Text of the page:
Mystery plant 046

This twining vine ranges throughout central and eastern portions of North America.  When you identify it, leave a comment below with its common name, scientific name and any personal story you may have about the plant.

046-a

Developing inflorescence

046-b

Flower buds

046-c

Inflorescence and leaves

046-d

Stamens and pistils within flowers

046-e

Leaf arrangement on flowering vine

046-f

Seeds maturing from green to yellow to red

 

ANSWER (subsequently added to this post to facilitate the “search” function for these images): Coral honeysuckle or trumpet honeysuckle (Lonicera sempervirens)

Also, read the blog post and watch the plant portrait video for Coral honeysuckle (Lonicera sempervirens).

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10 Responses to Mystery plant 046

  1. Rhonda Dodson says:

    Coral honeysuckle
    Lonicera sempervirens

  2. Evan says:

    coral honeysuckle (Lonicera sempervirens)

  3. Joan says:

    Trumpet honeysuckle (Lonicera sempervirens)

  4. Tony Ward says:

    This is coral honeysuckle , Lonicera sempervirens. Love this plant!!

  5. Ton Ebben says:

    My guess is Common Honeysuckle,
    its scientific name is Lonicera periclymenum (was Lonicera caprifolium).
    I am Dutch and I have one twining its way through the cherry laurel in my garden. They smell very sweet at night.

    • Angelyn says:

      Ton, I went looking for images of Lonicera periclymenum because I was curious to see how similar it might be to L. sempervirens. Wow — the leaves are nearly the same! However, the flower looks more like the (common) Japanese honeysuckle (L. japonica) which is an invasive to my area. Your “Common honeysuckle” has more pink tones to its open blossom and from what I read it is certainly fragrant — probably very much like the Japanese honeysuckle. And I notice the flower arrangement within the inflorescence has some similarities to the Coral honeysuckle shown above. Thanks for submitting your id as it allowed me to expand my knowledge of the Lonicera genus.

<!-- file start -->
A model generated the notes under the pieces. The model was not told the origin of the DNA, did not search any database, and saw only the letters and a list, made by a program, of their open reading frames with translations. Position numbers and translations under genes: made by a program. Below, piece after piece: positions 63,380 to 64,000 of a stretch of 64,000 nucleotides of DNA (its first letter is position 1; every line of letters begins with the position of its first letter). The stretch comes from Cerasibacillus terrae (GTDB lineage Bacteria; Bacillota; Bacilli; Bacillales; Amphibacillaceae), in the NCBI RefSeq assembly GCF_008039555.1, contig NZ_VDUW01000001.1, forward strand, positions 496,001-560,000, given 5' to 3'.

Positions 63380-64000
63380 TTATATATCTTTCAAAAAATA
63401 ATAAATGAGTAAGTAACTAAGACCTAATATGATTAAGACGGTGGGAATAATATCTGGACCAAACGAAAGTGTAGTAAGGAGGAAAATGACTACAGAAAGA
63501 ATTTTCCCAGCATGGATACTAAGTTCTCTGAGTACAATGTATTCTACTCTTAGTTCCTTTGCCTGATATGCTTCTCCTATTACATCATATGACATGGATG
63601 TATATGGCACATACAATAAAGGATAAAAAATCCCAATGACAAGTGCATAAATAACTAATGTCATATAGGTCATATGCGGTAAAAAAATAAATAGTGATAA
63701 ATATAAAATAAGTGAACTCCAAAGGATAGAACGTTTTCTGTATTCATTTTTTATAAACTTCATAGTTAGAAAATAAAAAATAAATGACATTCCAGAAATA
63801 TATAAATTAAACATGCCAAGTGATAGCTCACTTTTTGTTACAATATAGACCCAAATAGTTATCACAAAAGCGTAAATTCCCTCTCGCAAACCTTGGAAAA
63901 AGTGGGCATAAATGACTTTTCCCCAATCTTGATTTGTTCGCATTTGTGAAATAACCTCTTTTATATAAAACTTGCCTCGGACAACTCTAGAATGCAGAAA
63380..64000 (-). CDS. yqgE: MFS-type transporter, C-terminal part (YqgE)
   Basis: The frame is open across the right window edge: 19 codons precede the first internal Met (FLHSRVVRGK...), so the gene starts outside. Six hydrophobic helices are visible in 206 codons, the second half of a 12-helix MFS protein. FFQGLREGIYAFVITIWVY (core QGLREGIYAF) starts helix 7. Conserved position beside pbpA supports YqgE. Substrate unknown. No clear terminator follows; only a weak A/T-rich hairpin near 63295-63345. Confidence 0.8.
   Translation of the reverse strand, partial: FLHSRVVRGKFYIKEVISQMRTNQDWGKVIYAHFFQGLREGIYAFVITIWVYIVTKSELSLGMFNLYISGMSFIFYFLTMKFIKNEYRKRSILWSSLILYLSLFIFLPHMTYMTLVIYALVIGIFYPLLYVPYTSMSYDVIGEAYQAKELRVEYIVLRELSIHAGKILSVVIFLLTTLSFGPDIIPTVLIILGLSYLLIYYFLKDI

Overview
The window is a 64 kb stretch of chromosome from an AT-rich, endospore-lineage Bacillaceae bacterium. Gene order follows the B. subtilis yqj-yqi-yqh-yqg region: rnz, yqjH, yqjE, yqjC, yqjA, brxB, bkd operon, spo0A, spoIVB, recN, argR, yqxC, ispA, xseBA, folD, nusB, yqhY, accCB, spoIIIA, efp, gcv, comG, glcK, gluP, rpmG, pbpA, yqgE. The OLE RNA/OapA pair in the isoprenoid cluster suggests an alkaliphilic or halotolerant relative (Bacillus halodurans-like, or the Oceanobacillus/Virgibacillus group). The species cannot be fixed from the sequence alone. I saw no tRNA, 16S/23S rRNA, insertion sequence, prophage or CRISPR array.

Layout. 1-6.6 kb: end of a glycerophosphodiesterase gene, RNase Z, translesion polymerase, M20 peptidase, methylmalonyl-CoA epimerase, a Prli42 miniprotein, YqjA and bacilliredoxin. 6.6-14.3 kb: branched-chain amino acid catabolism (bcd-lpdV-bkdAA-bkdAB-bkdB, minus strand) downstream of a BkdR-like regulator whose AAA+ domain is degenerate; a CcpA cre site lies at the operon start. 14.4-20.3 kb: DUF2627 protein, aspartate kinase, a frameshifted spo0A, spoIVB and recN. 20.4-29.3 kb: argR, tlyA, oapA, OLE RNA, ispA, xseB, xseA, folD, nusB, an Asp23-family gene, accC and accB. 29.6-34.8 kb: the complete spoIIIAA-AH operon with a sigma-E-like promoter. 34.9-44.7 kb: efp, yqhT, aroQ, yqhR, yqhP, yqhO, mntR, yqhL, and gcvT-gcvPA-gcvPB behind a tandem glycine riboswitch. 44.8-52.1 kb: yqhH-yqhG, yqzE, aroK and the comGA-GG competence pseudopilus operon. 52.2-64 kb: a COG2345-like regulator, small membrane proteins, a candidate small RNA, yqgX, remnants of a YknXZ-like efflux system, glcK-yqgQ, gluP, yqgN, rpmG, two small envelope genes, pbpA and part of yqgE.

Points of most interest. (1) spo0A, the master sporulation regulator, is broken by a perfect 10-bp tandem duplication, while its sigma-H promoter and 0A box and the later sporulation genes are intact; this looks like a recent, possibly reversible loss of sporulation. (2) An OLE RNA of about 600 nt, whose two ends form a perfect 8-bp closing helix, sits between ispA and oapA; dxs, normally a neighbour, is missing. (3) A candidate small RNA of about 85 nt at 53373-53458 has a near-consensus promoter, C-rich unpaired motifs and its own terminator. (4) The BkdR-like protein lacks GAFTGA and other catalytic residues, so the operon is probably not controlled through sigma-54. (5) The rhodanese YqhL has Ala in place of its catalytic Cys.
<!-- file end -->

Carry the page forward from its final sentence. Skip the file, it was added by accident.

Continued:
6. Val says:

    Definitely Lonicera sempervirens, Trumpet Honeysuckle, or in my area “the good honeysuckle” ie native!!! When the first one blooms in my Missouri yard, I know the Ruby-throated Hummingbirds will soon be here!

  7. kerry says:

    Trumpet Honeysuckle / Lonicera sempervirens

  8. Angelyn says:

    Yes, this is Coral honeysuckle aka Trumpet honeysuckle. Its scientific name is Lonicera sempervirens. I have two of these lovely vines growing in the landscape. One is the plant pictured above and the second vine has yellow blossoms and is referred to as L. sempervirens, var. John Clayton. Like Val, I’ve repeatedly seen hummingbirds visiting the flowers.

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